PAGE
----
William J. Huleatt, LCSW, Walter Reed Army Medical Center, North Atlantic Regional Medical Command, Washington, DC

Adrian T. Kent, JD, PhD, Department of Psychiatry and Behavioral Sciences, University of Oklahoma Health Sciences Center, Tulsa, Oklahoma

Lisa R. LaDue, MSW, National Mass Fatalities Institute, Kirkwood Community College, Cedar Rapids, Iowa

Gregory A. Leskin, PhD, National Center for PTSD, Veterans Affairs Palo Alto Health Care System, Menlo Park, California

Brett T. Litz, PhD, National Center for PTSD, Boston Department of Veterans Affairs Health Care System, Boston, Massachusetts; Department of Psychology, Boston University, Boston, Massachusetts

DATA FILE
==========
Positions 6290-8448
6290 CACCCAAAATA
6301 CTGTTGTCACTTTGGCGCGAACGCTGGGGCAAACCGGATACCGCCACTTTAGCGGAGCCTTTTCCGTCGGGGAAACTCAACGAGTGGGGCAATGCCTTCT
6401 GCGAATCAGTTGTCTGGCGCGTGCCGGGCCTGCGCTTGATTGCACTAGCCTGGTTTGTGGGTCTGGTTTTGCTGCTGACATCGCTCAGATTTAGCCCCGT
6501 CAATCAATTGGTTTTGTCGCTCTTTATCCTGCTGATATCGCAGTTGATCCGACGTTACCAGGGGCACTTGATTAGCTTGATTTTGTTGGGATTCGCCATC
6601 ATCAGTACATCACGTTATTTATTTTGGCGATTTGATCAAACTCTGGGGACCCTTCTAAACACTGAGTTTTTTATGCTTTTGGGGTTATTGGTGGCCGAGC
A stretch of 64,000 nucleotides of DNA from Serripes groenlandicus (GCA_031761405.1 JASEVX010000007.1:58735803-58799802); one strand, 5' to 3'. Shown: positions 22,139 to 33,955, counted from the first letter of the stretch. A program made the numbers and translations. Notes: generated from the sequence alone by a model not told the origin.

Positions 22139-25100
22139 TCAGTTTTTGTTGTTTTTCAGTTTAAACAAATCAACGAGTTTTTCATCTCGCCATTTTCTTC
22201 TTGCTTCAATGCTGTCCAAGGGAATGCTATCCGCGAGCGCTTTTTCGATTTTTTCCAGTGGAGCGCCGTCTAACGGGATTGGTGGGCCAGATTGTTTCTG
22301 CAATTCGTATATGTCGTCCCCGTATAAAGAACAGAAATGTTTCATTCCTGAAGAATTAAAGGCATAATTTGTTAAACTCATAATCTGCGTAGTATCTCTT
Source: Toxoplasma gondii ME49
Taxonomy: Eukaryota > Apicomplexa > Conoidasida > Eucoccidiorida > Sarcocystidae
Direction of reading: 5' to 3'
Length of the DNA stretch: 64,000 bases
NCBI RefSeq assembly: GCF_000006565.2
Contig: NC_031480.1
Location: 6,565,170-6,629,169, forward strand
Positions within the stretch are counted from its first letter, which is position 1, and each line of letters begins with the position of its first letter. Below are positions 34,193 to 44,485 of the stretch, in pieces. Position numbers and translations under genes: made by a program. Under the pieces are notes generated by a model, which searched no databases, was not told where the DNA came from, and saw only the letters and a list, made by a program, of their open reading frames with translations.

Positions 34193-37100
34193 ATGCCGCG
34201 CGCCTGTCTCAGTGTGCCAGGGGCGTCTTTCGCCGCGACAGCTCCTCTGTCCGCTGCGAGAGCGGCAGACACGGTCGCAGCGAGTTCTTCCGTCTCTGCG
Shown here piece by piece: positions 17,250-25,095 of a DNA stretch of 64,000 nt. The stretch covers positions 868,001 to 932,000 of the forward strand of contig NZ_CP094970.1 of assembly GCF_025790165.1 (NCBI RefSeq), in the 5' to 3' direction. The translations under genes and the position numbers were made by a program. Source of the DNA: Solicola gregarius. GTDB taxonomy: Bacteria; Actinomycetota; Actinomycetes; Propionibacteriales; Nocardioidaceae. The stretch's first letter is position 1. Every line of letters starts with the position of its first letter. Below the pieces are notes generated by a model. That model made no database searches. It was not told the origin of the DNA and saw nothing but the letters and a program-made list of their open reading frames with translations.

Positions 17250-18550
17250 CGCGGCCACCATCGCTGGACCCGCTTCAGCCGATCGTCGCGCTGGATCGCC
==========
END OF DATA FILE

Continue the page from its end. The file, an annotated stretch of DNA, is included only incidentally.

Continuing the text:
Anthony P. Mannarino, PhD, Department of Psychiatry, Allegheny General Hospital, Pittsburgh, Pennsylvania; Department of Psychiatry, Drexel University College of Medicine, Philadelphia, Pennsylvania

James E. McCarroll, PhD, Center for the Study of Traumatic Stress, Department of Psychiatry, Uniformed Services University of the Health Sciences, Bethesda, Maryland

Laura Murray, PhD, Department of International Health, Boston University School of Public Health, Boston University, Boston, Massachusetts

April J. Naturale, MSW, Disaster Mental Health Management and Training, Montclair, New Jersey

Fran H. Norris, PhD, National Center for PTSD, Veterans Affairs Medical Center, White River Junction, Vermont; Department of Psychiatry, Dartmouth Medical School, Hanover, New Hampshire

Roderick J. Ørner, PhD, Department of Psychological Services, Lincolnshire Partnership HHS Trust, Baverstock House, University of Lincoln, Lincoln, United Kingdom